Starting a new column on my blog called ‘Wine of the Day’ where I will talk about any wine that grabs my attention. It need not be the most expensive or well-known label. Just some wine which is exceptional or has a story waiting to be told. Erasmo Late Harvest Torontel is both.
It is a lush, balanced, slightly aromatic sweet white wine that comes from a 60 year old dry farmed, low yield vineyard in Caliboro, in Chile’s Maule Valley, 155 miles south of Santiago.
Erasmo Late Harvest Torontel has been scoring highly with both critics and consumers ever since its first vintage 2006 was released in May 2008, garnering rave reviews because of its consistently good quality.
I was first introduced to this wine on my visit to Chile in March 2017, where I tried the 2011 vintage with Andres Solar of Erasmo, who had brought a bottle along at the tasting organised for me by ProChile with MOVI Chile producers (Movimiento de Viñateros Independientes) at Bocanariz Wine Bar in Barrio Lastarria Santiago.
A little bit about the grape varietal before we come to the story of how it was this wine was conceived.
Torontel (Moscatel Amarillo), a cross between Muscat of Alexandria and Criolla, is a common white grape cultivated in Chile and also used in the production of Pisco. Not to be confused with the Argentinian Torrontés, though they both are from the same family. And completely different from Torrontés (Albillo) grape from Galicia in Spain.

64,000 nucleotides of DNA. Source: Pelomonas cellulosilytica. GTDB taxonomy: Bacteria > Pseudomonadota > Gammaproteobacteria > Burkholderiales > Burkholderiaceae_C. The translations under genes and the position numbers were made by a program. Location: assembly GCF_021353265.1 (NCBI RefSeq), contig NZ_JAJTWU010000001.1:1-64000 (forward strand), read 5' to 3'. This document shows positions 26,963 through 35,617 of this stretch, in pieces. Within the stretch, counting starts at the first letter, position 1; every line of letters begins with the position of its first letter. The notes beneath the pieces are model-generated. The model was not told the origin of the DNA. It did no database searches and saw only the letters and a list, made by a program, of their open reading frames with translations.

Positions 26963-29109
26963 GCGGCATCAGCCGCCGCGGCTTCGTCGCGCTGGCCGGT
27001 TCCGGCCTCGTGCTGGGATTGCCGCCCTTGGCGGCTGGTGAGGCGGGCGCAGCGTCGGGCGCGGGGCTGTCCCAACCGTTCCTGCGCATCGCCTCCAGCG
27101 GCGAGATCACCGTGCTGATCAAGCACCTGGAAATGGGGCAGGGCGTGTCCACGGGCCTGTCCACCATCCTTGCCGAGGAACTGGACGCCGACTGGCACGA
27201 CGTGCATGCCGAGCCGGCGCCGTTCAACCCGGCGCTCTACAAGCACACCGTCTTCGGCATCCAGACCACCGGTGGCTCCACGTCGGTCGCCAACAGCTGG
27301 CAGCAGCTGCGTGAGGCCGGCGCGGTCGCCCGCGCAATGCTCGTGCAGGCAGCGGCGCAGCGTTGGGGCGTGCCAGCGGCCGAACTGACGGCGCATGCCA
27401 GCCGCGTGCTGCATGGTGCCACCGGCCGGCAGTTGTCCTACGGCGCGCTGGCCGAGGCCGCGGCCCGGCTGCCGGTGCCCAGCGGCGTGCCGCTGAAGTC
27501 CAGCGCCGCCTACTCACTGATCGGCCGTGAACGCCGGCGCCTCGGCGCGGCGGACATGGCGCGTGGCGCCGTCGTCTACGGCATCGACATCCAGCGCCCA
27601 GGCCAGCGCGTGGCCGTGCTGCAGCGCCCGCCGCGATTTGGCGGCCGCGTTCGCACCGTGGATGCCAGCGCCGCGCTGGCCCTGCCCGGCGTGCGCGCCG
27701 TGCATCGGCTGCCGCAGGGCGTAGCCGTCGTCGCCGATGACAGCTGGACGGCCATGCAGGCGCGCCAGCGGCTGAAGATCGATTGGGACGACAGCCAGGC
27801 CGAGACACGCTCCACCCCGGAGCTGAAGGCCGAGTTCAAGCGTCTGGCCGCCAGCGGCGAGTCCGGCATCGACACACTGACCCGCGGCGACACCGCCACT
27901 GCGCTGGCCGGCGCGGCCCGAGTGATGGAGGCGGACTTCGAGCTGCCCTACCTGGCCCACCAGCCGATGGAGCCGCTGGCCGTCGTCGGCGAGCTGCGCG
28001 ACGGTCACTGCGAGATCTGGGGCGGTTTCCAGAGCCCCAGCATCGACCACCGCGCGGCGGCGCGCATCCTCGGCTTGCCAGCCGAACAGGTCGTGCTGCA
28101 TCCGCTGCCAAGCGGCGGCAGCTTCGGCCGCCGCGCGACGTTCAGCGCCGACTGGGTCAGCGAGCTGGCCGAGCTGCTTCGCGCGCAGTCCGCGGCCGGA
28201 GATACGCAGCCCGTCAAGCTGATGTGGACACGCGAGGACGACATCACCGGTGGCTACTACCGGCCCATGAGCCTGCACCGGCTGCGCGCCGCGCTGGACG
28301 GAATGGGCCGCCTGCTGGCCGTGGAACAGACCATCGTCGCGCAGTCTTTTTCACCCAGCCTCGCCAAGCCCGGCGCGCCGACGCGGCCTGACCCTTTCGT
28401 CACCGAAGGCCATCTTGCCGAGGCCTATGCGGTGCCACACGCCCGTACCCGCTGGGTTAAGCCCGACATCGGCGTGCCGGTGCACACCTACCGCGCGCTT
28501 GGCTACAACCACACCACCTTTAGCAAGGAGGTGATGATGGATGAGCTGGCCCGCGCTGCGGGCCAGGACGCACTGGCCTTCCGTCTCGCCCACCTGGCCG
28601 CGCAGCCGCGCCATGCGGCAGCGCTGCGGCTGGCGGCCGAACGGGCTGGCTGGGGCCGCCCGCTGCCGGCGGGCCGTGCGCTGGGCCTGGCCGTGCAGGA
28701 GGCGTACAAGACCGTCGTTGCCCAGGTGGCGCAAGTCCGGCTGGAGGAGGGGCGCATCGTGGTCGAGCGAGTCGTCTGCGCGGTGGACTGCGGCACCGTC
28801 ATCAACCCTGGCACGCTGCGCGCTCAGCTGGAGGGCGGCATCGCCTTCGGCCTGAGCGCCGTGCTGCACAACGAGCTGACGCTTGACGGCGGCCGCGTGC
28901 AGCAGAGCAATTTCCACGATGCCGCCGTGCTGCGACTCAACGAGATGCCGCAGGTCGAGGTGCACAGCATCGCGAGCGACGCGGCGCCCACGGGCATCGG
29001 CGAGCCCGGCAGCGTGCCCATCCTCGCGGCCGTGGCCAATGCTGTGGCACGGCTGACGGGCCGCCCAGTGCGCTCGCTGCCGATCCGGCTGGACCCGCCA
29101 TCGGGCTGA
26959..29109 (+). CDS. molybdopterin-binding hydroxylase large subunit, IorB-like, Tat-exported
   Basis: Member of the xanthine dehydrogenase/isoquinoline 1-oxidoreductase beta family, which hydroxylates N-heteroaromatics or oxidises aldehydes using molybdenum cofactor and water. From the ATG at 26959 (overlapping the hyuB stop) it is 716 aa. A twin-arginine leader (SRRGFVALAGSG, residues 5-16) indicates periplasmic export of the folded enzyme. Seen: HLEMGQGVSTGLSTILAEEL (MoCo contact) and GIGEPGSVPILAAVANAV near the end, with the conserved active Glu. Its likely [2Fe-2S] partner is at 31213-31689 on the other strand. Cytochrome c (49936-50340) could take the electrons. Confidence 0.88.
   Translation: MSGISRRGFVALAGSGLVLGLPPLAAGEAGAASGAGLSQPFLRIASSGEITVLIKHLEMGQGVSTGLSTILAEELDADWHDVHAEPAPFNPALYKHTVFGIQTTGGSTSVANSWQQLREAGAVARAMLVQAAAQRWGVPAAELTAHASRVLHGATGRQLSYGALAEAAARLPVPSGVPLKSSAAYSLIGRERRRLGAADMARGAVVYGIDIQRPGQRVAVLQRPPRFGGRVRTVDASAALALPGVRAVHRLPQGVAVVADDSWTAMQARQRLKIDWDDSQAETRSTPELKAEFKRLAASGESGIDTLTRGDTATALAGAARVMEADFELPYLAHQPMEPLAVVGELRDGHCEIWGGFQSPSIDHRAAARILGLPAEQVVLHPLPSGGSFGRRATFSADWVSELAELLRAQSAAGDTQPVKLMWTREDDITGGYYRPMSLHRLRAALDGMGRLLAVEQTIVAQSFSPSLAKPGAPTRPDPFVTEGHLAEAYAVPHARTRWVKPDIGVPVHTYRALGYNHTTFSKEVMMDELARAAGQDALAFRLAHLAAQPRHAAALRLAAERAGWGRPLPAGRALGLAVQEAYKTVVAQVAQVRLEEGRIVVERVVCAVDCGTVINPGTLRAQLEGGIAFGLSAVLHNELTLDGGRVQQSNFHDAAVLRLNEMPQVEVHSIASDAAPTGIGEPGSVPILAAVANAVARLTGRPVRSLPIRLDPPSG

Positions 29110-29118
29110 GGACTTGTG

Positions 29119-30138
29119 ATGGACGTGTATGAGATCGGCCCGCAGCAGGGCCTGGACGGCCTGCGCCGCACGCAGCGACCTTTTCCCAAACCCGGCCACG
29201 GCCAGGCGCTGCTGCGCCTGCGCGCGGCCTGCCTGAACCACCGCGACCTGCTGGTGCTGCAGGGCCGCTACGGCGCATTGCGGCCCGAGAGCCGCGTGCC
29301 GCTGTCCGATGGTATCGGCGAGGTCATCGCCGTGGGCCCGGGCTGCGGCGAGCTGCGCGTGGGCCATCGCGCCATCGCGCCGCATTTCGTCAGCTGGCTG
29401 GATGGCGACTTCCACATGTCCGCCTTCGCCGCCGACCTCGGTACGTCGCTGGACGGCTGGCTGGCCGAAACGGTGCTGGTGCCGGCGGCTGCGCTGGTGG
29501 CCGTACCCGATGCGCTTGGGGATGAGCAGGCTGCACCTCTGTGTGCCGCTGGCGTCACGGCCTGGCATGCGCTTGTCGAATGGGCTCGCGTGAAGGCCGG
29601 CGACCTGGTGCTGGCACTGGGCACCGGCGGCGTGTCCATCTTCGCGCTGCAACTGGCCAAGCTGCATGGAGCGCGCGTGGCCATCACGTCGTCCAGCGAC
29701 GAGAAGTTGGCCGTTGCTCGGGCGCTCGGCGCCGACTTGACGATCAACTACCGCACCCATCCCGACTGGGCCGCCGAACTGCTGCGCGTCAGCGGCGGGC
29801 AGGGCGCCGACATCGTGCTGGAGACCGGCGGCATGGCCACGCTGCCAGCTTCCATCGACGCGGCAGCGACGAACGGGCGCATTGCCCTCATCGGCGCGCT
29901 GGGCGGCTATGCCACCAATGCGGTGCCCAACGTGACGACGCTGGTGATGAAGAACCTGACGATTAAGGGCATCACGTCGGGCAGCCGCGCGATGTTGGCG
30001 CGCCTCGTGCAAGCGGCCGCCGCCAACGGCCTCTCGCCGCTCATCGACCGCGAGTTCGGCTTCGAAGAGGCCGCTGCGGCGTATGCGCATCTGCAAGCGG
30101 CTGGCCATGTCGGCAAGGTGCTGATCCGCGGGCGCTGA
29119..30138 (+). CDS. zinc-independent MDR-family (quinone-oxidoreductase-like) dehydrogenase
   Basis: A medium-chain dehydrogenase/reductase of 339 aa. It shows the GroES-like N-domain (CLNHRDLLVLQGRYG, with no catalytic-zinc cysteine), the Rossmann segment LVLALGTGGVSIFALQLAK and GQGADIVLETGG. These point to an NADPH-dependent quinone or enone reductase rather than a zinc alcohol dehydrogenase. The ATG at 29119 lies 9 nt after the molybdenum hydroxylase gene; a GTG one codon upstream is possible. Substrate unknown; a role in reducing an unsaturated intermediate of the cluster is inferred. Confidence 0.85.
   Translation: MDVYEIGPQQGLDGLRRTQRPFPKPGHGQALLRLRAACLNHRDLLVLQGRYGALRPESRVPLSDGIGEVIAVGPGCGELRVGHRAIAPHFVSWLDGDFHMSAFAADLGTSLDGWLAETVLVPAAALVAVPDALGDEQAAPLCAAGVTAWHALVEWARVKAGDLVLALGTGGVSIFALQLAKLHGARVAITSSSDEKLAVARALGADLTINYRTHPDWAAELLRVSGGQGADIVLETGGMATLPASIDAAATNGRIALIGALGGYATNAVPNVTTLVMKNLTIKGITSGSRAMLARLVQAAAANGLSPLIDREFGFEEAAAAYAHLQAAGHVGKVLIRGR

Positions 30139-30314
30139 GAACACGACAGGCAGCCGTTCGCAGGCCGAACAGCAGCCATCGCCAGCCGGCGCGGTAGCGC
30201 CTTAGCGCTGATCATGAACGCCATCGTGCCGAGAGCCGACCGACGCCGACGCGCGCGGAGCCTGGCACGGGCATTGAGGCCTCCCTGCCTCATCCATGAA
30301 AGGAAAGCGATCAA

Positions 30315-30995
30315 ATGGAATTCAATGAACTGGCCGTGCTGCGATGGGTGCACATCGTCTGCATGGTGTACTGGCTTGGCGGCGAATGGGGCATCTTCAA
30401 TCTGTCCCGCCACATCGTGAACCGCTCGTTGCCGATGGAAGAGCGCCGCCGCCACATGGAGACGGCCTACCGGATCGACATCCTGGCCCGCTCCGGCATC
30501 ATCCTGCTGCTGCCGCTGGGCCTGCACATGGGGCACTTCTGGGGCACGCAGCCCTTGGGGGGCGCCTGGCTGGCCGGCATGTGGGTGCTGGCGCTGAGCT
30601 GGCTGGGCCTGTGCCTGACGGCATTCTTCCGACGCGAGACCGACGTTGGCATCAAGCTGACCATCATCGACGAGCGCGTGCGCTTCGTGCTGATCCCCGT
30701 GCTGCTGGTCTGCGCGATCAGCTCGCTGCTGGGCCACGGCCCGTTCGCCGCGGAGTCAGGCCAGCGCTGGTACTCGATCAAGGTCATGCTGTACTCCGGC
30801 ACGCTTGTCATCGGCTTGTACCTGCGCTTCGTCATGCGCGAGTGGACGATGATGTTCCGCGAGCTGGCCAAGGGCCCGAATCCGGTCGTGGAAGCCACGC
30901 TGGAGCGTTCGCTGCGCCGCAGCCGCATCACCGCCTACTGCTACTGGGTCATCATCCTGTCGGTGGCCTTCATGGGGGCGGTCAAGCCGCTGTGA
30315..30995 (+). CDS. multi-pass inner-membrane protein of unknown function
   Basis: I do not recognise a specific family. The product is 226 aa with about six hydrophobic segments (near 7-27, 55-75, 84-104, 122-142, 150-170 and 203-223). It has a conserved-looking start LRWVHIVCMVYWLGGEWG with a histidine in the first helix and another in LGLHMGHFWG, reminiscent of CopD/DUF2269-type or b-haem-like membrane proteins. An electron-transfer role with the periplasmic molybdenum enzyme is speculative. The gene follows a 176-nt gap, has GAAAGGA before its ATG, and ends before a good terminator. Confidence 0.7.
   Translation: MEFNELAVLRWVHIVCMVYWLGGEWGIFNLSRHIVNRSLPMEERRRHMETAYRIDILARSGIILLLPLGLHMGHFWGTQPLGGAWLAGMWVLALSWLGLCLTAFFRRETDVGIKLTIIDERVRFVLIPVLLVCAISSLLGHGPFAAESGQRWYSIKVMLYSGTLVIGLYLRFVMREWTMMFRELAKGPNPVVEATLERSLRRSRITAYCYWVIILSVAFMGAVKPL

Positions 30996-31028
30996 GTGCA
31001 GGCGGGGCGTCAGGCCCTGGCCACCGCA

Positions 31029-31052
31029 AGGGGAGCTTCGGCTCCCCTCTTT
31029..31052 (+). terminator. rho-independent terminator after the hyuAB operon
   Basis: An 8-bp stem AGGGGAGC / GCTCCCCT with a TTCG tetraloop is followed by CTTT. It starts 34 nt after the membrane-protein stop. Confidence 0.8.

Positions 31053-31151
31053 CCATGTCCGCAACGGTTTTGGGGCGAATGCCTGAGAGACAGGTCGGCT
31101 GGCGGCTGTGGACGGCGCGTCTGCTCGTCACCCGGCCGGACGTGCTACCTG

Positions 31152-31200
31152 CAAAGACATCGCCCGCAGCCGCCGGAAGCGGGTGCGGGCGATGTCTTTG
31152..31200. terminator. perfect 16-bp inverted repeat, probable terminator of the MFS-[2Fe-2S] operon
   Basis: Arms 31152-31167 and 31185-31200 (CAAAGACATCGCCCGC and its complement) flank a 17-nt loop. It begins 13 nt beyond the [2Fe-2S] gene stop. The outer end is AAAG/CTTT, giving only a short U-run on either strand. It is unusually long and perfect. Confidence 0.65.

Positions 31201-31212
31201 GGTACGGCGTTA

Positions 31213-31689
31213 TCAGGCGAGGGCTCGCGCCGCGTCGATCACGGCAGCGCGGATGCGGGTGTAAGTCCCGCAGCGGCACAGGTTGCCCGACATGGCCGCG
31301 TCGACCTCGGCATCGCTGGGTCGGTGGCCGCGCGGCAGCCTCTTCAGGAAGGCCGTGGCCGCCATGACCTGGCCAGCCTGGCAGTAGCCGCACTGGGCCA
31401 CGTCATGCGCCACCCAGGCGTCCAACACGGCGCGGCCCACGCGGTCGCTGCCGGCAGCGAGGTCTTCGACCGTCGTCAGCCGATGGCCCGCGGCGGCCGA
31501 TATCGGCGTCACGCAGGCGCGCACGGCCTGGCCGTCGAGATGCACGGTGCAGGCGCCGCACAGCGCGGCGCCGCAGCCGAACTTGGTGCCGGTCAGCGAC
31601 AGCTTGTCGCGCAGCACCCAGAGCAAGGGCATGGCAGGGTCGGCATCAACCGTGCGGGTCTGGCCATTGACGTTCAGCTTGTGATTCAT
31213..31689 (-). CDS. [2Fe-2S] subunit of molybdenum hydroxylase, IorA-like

Torontel first arrived in South America at the beginning of the colonization period. Known for its expressive aromas of lime, orange blossom, verbena and its spicy, citrus, honey flavors, it never became a favorite of grape growers as it fetched a low price and made rather simple wine.
This varietal caught the eye of Count Francesco Marone Cinzano, well known in Tuscany for the famous Col d’Orcia estate in Montalcino, who in 1995 founded Erasmo, an organic winery and vineyard in Reserva de Caliboro.
In a scene reminiscent of the movie Sideways, while driving along a dusty country road in Maule Valley with his consultant oenologist Maurizio Castelli, in the autumn of 2006, Count Cinzano and his friend saw this beautiful gold-colored grape growing in a vineyard. On finding that it tasted like honey, they decided to do something special with it.
Thus was born Erasmo Late Harvest Torontel in the sweet style of Italian ‘vino de messa’, communion or sacramental wine offered at the church altar. With notes of ripe apricot, pear, citrus, candied orange peel, honey and whiffs of rose petals, it has a good balance between sugar and acidity.
To make this wine, the grapes are left slightly longer on the vine to ripen, till the skins begins to wrinkle, while they still retain their natural acidity. Whole bunches are then plucked and kept hanging in a room till they reach the desired level of dehydration and concentration, after which de-stemming is done by hand and the grapes put in French oak barrels for fermentation. Bottling takes place after a year and thus is born what Count Cinzano refers to as “nectar of the gods”.
Despite the fact this venture is not economically viable, as the production process is long and laborious, according to Francesco Cinzano it represents the “renaissance of the Torontel grape” and of Maule Valley, the historical and traditional wine producing region of Chile.
It an “expression of love towards mother earth”.
By : Lavina Kharkwal
Categories: Chilean Wine, Wine Review
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